As the workforce becomes increasingly remote, these types of perks aren’t likely to draw the talent you want. Instead, reward employees with good benefits and ample vacation time. I’ve heard of some companies that will provide an all expenses paid two-week vacation on your third year anniversary. Other companies offer continuing education opportunities, which is valuable given the rapidly shifting nature of work in the era of digital transformation. And some contribute to a gym or sports club membership for each employee, which also goes a long way toward negating the effects of my first point, where workers are struggling to switch off.

In the coming years, the most attractive organizations will be those who understand that when life outside of the office is prioritized, everyone benefits.

3. Keep an open mind and hire the best person for the job

At Karbon, we have a mix of remote and in-office employees (at least in more normal times).

While we have more people on-site at this point, we’d always consider a candidate who would work remotely. The fact is, the market is really competitive, and there’s more capital flowing than ever. To keep up, you have to be creative about hiring. Don’t confine your search to your geographic location or even the United States. There’s a lot of great talent in places like Russia, Bulgaria, Australia, and New Zealand.

If you don’t know where to start, try looking for talent using the following:

Even if your company isn’t fully remote, you should stay open to hiring the best talent.

4. Always listen to your staff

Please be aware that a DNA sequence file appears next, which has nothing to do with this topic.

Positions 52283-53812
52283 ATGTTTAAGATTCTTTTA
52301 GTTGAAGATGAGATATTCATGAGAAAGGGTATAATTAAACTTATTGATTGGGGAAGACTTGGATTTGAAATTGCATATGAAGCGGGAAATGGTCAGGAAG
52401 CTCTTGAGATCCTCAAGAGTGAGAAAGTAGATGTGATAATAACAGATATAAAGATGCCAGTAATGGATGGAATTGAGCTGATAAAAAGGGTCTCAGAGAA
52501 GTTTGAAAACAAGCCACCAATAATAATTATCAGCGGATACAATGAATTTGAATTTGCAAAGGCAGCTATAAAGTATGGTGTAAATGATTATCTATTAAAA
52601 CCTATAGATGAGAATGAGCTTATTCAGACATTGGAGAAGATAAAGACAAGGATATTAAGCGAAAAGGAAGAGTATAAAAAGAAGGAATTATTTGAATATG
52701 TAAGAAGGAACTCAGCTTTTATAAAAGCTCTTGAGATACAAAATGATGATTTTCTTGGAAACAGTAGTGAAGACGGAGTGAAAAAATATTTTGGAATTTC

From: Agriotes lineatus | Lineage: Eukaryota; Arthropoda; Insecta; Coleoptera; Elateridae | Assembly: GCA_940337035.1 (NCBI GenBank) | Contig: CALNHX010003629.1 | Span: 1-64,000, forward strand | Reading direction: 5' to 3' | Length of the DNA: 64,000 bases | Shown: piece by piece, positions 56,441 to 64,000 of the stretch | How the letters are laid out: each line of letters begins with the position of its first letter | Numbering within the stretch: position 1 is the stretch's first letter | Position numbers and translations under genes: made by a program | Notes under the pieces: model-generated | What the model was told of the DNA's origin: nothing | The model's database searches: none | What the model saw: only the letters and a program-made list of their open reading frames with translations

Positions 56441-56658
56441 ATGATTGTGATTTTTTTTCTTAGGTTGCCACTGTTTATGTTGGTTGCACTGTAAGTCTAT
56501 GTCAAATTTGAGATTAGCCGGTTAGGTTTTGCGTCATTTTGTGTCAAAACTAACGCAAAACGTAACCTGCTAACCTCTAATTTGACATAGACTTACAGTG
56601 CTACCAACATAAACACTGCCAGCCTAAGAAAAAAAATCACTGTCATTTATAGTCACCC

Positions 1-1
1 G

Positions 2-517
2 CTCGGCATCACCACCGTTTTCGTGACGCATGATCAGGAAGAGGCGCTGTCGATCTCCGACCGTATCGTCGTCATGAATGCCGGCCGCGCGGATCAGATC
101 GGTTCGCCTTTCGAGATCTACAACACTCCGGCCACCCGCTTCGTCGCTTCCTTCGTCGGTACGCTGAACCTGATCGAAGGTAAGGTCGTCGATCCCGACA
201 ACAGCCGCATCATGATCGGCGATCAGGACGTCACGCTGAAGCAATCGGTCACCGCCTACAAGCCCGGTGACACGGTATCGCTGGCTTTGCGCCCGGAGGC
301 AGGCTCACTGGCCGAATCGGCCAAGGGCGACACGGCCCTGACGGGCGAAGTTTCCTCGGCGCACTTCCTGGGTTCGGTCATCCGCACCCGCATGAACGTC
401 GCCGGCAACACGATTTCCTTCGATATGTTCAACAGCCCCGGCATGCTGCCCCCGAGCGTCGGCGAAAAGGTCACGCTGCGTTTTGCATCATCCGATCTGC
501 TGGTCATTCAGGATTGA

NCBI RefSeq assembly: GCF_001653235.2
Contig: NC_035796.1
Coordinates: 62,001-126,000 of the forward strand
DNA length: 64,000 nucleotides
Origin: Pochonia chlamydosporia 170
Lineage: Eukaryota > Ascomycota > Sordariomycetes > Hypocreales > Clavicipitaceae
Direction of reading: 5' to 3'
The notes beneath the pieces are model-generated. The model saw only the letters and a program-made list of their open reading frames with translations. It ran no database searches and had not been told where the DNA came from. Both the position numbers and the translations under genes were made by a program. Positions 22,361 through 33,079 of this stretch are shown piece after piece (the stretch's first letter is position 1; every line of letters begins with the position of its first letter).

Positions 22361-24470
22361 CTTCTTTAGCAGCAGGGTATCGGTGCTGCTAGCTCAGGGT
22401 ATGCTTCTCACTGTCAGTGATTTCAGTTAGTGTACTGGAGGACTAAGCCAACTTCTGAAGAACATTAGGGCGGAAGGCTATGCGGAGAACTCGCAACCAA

According to a 2010 study, 68% of people worked in an open office with either no walls or low walls, and the number has surely grown.

There’s just one problem: employees hate open offices.

They’re loud. They’re distracting. There’s no privacy. In fact, people in open offices take nearly two-thirds more sick leave and report greater unhappiness, more stress, and less productivity.

Company leaders would have known this if they’d only listened to their employees. You can’t implement new work arrangements or processes without soliciting honest feedback and being open to it. If you provide those feedback loops and make sure that you’re progressing in all the right ways, you’ll be in a much better position to weather the shifting tides of a changing workforce.

In a climate where the top talent prefers to work remotely, business leaders are smart to listen. In fact, a recent survey found that as many as 42% of workers would leave their current jobs for a flexible work option, like remote work. And a whopping three-quarters of millennials said they’d prefer to be able to work remotely.

Now more than ever before, successful companies know that their teams do best when they’re allowed to thrive outside of the traditional office space.

Stuart McLeod
CEO & Co-Founder, Karbon

Stuart started his first business 11 years ago and has had many successful ventures, including Paycycle, founded in 2009, which he sold to Xero in 2011. He then built the global Xero Payroll team that delivers payroll software across the US, AU, UK and NZ markets. Stuart is now paving the way for smarter tools to improve how knowledge workers collaborate with their colleagues and look after their clients.